The Dollar will join that exclusive club of assets which gain value from their rarity towards the end of 2017, according to Nordea Bank's Chief FX Strategist Martin Enlund.
As far fetched as it may sound Dollar 'scarcity' - or relative scarcity - caused by a variety of factors could be a major source of Dollar strength.
One major factor is the extension of the US debt ceiling which has afforded the US Treasury a 3-6 month window in which to borrow and increase its cash balance, and in doing so effectively drain the system of US Dollars.
The Treasury has set a minimum cash balance of 150bn so as to have enough money in case of national emergencies.
However, Enlund thinks the minimum is likely to be superseded and based on averages over recent years expects the Treasury to borrow enough to bring its balance up to over 300bn - 312 being the average since 2016 - this fresh demand for Dollars will cause a temporary spike in demand, and the resulting 'scarcity'.
"The US Treasury earlier planned for a 501bn issuance surge once the debt ceiling has been lifted, which would have sapped excess reserves in the US banking system by some 300bn. Now, reserves will still be eroded, but probably by around 100bn and with somewhat different timing," says Enlund.
The borrowing bonanza will not last forever: a 'soft' debt ceiling will be reintroduced on December 9 ('hard' in March 2018) but up until then, the Treasury is likely to be issuing Treasury bonds, borrowing liberally, and in the process hoovering up Dollars.
After December 9, the climate will favour the Treasury spending its cash balance rather than issuing new debt, and the supply of currency will start to rise again.
The Dollar is also likely to become more scarce towards the end of 2017 from the actions of the Federal Reserve.
The Federal Reserve holds 4.5 trillion of assets - mainly bonds and mortgage-backed securities - which it bought from struggling financial institutions during the financial crisis to help restore their balance sheets and increase all round liquidity.
When the assets mature, the principle - or the original sum lent - is returned to the owner, which in this case is the Fed.
Previously, the Fed's policy was to reinvest the principle back into buying new assets, but since Septmber it has decided to end this policy due to improving financial conditions.
It will now limit reinvestment to only the principle received over a rising cap.
This will begin at 10bn per month but then rise at 3-monthly intervals, to a maximum pace of 50bn per month in 2018, however, the end result is a withdrawal of Dollars from circulation, effectively in a reverse of QE.
The final source of dollar scarcity is from 'year-end' flows, which are normally caused by portfolio managers hedging their currency exposure.
Enlund sees this temporary factor as leading to a drain of 150bn more units from circulation at the end of 2017.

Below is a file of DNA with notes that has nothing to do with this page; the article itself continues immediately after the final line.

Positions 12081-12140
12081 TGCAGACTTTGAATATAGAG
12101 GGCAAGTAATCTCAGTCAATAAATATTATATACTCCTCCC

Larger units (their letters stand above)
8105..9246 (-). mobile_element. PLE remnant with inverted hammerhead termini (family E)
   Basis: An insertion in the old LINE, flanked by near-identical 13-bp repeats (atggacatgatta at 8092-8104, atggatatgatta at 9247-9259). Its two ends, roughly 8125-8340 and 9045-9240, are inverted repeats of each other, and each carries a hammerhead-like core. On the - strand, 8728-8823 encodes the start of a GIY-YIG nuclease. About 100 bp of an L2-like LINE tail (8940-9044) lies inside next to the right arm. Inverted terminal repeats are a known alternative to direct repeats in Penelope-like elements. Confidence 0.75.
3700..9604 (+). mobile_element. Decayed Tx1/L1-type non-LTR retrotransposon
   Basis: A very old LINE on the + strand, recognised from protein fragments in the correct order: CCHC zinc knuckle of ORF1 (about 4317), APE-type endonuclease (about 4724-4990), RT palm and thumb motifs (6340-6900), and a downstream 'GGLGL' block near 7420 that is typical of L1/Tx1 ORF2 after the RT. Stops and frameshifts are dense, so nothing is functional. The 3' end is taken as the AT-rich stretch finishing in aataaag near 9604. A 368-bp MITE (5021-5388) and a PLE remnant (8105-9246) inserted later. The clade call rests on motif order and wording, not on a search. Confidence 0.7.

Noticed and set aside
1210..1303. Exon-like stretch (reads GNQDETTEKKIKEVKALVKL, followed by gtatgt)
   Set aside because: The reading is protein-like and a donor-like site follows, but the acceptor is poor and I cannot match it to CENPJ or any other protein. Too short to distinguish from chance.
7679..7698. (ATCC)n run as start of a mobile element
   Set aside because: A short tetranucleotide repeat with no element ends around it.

"In our main scenario, we have pencilled in a USD150bn cash balance in early December (at which point it will likely start to be drawn down heading into the next hard debt ceiling in March - the so-called X-day), a
Federal Reserve letting its balance sheet shrink starting October 1 (at a greater and greater pace in line with its communication, table 1), a temporary year-end effect reducing liquidity by 150bn, and a continued trend rise in cash usage," says Enlund.
Quantifying the Impact on USD
How will the soaking up of Dollars affect the exchange rate?
Enlund attempts to quantify the impact by cross-referencing the impact of the drain on liquidity with the cost of currency swaps and then compare the same dates with EUR/USD.
Currency swaps are used by investors who have long-standing debt obligations in one currency, such as for example an American Dollar-denominated mortgage, but who are paid in another currency, such as Euros.
A swap is basically a form of financial alchemy which keeps the payments the same regardless of the fluctuating exchange rate, thereby eradicating currency risk.
The cost of the currency swap is, therefore, a function of the outlook for the exchange rate as well as the scarcity value of the currencies involved.
"US excess liquidity might drop by 200-300bn by year-end, indicating excess liquidity dropping to levels last seen this summer," says Enlund.
The chart below shows the reduction in Dollar reserves or 'sterilization' as it is called, against the cost in basis points of Dollar Index swaps against a basket of counterparts.
When liquidity falls to similar levels as witnessed in July 2016, the cost of Dollar swaps should increase to -40 to -50 basis points according to the correlation line - lower than in 2016 due to one-off factors.
"While the DXY-weighed xCcy basis swap was somewhat tighter in early July this year, the general pattern between sterilization and dollar basis suggests wider readings. Moreover, less excess liquidity by a year-end might have a greater effect on markets than similar liquidity levels around a quarter-end, due to risk-taking and regulatory reasons," says Enlund.
Taking the same data points but applying them to a chart comparing EUR/USD and Dollar liquidity levels Enlund's analysis determines a probable exchange rate of 1.15 which was what the EUR/USD was at in July 2017 when the liquidity draw was at commensurate levels.